KFK v DQD [2024] EWFC 78 (B)3 April 2024

Published: 18/04/2024 20:24


Recorder Rhys Taylor. Modest asset needs case. Issues in the case: add-back, adverse inference, beneficial interests, dishonesty, family loans and resources, nature of business assets (income vs capital resource), non-disclosure, presumption of advancement, treatment of debts, and witness credibility.

Summary of facts

This was a c.9.5-year marriage, no cohabitation. H (applicant) 44, and W (respondent) 56. The available asset in the case was £552,000 equity in [Flatacre]. The fact that the parties spent 33.7% of the net liquid assets in legal fees was not well received by the court. Each party asserted that the other had significant wealth in China, would return to China and was lying. FPR 22.16 did require formal ‘notice to prove’ a document’s authenticity to be given, however only after service of the document, disclosure was not service. The final order was that the property [Flatacre] be sold, service charge arrears top-sliced, the net proceeds divided 64/36 in the H’s favour, and on a clean break basis.


Recorder Taylor makes it clear from the onset that this was a document-heavy case and each party was unconvincing in the manner in which they advanced their case; [3]. At para [5] the learned Recorder sets out his order, so from there the judgment can be read in context.

Practitioners will find Recorder Taylor’s succinct comment at [38] on non-disclosure helpful:

‘The duty of full and frank disclosure is owed to the court and not to be horse-traded or watered-down by perceived disclosure failures by the other side.’

In paras [92]–[101], the learned Recorder sets out the FPR and its CPR alternative when challenging the authenticity of a document.

FPR 22.16 did require formal ‘notice to prove’ if a party wished to challenge a document’s authenticity. Consideration was given to FPR 22.16, CPR 32.19, CPR PD 32 para 27.2, and the White Book commentary. The Recorder was satisfied that FPR 22.16(2)(b) required service of that notice within seven days of the date of service of that document. In this case the document may have been technically ‘disclosed’ in late November 2023, but it was not served until the day before the hearing. H had no time to serve notice. If relief was needed (it was not accepted that it was given the service point) it would be granted. The approach should accord with the justice in the case as per McGann v Bisping [2017] EWHC 2951.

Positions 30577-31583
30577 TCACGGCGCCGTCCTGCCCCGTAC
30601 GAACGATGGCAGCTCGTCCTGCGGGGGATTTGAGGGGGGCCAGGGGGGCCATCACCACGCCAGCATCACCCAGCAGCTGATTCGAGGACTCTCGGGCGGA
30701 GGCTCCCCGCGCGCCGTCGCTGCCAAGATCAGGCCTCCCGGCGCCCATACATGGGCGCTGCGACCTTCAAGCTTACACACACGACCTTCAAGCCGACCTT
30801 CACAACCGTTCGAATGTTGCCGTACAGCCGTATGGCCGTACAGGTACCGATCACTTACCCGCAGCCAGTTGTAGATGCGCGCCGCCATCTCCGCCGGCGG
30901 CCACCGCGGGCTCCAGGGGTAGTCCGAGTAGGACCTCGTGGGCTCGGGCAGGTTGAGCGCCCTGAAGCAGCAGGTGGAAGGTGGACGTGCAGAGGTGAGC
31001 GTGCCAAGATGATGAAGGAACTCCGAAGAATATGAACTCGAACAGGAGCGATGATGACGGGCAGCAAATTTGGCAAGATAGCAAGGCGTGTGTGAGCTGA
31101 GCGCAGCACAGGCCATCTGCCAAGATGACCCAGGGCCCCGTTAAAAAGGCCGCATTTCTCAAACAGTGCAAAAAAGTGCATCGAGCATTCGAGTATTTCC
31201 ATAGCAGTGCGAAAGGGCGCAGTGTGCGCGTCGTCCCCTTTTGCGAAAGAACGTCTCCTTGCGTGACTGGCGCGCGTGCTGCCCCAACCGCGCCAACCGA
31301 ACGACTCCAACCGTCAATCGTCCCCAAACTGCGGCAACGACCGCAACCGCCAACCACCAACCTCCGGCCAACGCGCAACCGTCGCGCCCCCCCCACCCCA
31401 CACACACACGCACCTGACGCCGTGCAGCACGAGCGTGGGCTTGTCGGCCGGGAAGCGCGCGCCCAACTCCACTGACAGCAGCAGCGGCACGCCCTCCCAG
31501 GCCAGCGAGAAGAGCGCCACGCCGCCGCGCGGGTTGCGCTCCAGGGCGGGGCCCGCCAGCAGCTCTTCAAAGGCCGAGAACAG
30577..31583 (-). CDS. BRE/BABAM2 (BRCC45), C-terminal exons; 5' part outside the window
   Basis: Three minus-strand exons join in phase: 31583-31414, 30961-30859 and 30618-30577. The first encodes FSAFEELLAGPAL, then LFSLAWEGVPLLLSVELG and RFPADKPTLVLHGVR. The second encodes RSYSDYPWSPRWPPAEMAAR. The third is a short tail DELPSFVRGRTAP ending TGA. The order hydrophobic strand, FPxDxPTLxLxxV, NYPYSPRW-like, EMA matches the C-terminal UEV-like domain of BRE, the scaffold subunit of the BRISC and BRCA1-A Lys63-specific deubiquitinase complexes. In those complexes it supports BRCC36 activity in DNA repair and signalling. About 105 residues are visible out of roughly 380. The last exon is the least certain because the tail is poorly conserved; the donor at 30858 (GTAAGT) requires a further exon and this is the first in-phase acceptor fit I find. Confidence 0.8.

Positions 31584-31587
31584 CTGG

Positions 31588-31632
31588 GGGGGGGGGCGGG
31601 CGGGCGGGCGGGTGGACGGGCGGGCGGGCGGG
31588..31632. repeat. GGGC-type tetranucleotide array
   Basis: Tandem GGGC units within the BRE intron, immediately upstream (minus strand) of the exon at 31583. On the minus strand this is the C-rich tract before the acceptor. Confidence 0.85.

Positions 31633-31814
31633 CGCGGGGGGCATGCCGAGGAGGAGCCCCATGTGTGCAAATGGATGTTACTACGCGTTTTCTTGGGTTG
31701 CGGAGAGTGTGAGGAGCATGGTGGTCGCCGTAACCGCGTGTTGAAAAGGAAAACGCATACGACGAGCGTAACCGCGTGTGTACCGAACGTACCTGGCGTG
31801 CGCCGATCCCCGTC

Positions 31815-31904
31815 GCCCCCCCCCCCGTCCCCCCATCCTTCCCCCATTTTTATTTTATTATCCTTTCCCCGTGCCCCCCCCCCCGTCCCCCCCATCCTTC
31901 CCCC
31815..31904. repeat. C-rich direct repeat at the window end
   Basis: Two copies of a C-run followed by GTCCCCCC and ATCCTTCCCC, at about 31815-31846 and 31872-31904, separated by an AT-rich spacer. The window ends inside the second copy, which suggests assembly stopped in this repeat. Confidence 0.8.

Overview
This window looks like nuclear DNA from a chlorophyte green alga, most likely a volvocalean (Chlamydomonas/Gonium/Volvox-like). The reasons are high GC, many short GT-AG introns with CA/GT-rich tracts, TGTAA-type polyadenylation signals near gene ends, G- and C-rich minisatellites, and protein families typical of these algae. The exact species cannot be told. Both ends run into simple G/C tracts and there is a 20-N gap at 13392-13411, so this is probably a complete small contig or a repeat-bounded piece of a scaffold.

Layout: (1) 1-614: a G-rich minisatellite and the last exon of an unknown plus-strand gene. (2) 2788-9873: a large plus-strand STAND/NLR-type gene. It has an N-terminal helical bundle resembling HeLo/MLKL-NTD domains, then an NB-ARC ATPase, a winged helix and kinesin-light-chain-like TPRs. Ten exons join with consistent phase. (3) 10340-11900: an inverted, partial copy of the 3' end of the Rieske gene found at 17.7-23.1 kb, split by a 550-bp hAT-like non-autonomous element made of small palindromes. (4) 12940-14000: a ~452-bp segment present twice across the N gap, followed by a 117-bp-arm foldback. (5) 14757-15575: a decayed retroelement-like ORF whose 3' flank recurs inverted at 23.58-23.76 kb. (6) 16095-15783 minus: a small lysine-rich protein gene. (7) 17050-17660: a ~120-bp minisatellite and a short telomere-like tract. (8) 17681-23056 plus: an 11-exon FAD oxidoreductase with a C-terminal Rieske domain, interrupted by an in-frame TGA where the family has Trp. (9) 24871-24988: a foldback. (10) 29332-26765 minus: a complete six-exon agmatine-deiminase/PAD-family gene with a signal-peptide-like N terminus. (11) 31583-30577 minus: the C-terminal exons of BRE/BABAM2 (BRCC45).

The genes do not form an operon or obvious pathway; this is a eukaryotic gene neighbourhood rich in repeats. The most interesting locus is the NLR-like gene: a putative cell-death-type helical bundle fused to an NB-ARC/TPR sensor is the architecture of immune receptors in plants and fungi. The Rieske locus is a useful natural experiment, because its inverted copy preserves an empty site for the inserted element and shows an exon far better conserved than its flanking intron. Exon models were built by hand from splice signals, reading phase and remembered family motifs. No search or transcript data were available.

The Recorder found that W should not be able to rely on the lack of notice to deem the document authentic when she only produced it at the ‘door of the court’. The burden of proof was on W to prove the document was authentic and not on H to prove it was not authentic.

When the learned Recorder addressed the question of add-back stemming from W’s post divorce petition transfers to her mother, which were described at [147] as ‘very suspicious’, he found it very surprising that W’s mother did not give evidence. Later at [205] the Recorder asked the following rhetorical question:

‘If the wife is disappointed with my approach she may wish to reflect on her egregious non-disclosure, dishonesty and ever-changing range of figures and ask herself what else a court is to do with the mess she has presented in this regard.’

In para [181], the learned Recorder makes a comment of interest to practitioners. The Recorder described the ES2 as a living document and that it would be most unfortunate if parties were to think that every change to an ES2 would be held against them at a final hearing – there may be good reason for the late development. In this case, the Recorder was not persuaded that there was good reason for W’s late addition of over £1m to H’s side of the ES2.

With regard to business valuations, the Recorder was critical of W for not making a Part 25 application to have H’s shareholding valued and did not accept W giving her own business valuation evidence based on a multiplier of five times net profit; [189].

The learned Recorder indicated that making findings about watches and jewellery was not material to the decision, so he declined to make a determination; [201]. Later, at [259]–[262], the judge again gave a loud warning to all that determining (personal) chattels which were immaterial was not a good use of court resources and took a pragmatic albeit firm approach, giving the parties 28 days to resolve the issues, 35 days’ liberty to restore, and the following clear indication at [262]: